So Kanchanaburi was one of those off-the-beaten-track places I found in my guidebook that caught my eye. It’s a couple hours away from Bangkok and Ayutthaya, but is unfortunately not on the main train route to Chiang Mai. But after reading about the city’s little gems and history, I was determined to go! Luckily for us, our guest house from Ayutthaya was offering a 9 a.m. minivan ride to Kanchanaburi, which would arrive by noon and give us a good day and a half to explore.
For those of you who enjoy World War II history, Kanchanaburi is famous for its part of the “Death Railway” or “Burma Railway,” a 415km railway between Thailand and Burma (now Myanmar) built by Allied POWs and local conscripts under the harsh hands of the Japanese. The Japanese nearly starved the workers and forced them to work all day long in unsanitary conditions with regular beatings, and more than 100,000 men died in the process. Specifically, Kanchanaburi is famous for its Kwai River Bridge, part of the Death Railway and also the basis of the 1957 Oscar-winning film “The Bridge on the River Kwai” that tells the story of the bridge’s construction. (I still need to see it).
As interesting as all that was, the real draw to Kanchanaburi for me was its Tiger Temple, a temple a little ways outside the city that lets visitors get up close to and pet tigers. The “temple” (I didn’t actually see any Buddhas anywhere) claims to be a sanctuary for orphaned or displaced tigers and now also breeds its own cubs from birth. Others, however, say they are operating an illegal breeding program and say the tigers are abused.
While the tigers seemed to be treated well enough while I was there, it was quite an expensive outing for Thailand and the temple seems to be milking its attraction for every cent its worth. For 600baht, about $20, you go into the grounds individually with a guide (the temple is actually run by a mixture of monks and international volunteers) who walks you to about 20 different tigers, tells you where to pet it and takes your picture with your camera. The tigers are all “napping” at this point, and most don’t seem to notice you (and dozens of other tourists) are touching them. Most of them are also chained to a pole in the ground. The temple claims tigers naturally sleep during the afternoon, though others think they’re sedated, who knows…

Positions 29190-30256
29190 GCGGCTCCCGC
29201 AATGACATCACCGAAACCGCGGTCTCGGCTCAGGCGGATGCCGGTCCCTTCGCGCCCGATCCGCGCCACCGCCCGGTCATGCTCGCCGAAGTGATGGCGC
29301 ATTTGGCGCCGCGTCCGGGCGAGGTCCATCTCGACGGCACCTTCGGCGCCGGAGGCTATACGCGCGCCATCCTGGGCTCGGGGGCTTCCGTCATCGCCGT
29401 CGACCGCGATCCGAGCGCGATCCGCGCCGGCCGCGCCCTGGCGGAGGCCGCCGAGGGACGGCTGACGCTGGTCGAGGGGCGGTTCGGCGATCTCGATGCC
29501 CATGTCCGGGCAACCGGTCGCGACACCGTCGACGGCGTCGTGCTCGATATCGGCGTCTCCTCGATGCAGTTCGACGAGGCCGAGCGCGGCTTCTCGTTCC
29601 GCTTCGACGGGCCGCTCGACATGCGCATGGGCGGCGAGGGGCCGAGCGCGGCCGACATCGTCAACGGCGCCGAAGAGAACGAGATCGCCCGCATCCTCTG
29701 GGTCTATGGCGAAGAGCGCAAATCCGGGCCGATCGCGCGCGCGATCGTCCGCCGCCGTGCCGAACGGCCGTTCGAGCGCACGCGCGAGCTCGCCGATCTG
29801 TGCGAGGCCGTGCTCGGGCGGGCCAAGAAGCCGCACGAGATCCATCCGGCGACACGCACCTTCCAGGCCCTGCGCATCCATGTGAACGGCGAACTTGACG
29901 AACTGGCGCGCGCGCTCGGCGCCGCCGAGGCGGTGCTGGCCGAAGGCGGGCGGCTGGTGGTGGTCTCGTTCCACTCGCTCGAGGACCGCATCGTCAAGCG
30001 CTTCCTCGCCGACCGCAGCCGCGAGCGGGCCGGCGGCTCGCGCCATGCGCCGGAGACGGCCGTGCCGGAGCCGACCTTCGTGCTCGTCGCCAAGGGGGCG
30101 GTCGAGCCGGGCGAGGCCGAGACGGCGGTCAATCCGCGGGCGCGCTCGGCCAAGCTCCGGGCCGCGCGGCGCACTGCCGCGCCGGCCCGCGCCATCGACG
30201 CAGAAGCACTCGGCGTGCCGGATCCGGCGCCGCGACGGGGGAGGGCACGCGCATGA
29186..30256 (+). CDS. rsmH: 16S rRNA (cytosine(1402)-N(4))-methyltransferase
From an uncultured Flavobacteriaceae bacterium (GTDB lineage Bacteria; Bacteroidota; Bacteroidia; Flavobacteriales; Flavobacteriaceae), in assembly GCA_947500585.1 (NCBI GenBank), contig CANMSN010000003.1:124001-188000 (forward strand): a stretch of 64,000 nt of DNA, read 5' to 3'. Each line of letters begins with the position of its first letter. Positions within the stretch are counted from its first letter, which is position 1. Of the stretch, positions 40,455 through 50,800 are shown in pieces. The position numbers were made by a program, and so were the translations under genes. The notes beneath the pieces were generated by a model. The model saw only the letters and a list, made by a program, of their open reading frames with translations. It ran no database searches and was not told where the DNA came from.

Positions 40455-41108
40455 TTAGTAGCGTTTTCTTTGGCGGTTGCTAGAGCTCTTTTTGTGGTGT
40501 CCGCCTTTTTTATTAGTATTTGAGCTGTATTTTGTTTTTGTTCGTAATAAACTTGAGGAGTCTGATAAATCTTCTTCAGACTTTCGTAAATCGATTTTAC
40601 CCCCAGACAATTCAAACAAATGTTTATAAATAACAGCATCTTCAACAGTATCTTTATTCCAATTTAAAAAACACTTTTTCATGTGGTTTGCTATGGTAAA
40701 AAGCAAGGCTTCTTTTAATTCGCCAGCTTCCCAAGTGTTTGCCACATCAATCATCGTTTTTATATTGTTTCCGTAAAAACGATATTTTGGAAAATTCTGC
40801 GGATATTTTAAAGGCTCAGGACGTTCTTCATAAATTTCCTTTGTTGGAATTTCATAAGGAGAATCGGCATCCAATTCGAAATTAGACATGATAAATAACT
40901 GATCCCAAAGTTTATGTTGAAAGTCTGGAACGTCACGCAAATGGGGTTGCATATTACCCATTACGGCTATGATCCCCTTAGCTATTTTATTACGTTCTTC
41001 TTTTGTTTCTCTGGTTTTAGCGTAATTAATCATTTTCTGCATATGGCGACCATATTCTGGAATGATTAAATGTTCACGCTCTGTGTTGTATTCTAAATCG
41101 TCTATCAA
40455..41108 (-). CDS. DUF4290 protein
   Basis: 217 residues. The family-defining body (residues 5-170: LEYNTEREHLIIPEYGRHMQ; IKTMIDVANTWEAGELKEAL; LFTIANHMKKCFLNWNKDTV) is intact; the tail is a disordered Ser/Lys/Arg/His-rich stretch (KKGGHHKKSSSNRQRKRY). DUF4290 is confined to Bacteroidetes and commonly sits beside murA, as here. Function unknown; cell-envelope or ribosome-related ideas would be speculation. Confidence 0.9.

I’ve got to say, it was pretty cool. Even though the grounds were full of volunteers/tourists and the tigers were chained up and “sleeping,” there’s definitely an adrenaline rush being that close to a wild animal that could potentially rip you to pieces. At one point, there were two tigers lying on a rock and one of them had just woken up. The guide kept telling me to grab their tails to take a picture, but I swear to you, the awake tiger looked back at me with this “touch it and see what happens” look. Let’s just say I moved on quickly :). What was more interesting than the little photo session was that you could actually go and visit the younger tigers and spend more time with them actually petting them, awake! The ones I found were chained up, and though they were only about six months old, were already the size of a large dog! And sadly, I found out later that if you get to the temple early enough in the afternoon, you can pay to hold, feed and play with baby cubs for 45 minutes! When I found out I missed the opportunity I was completely crushed, that would have been my dream! My only condolence was I got to pay to watch the evening exercises for the adult tigers where they put you in this fenced in area where you get to watch the volunteers play with the tigers as if they were big cats. It was kind of fun, but I would have preferred the babies :(.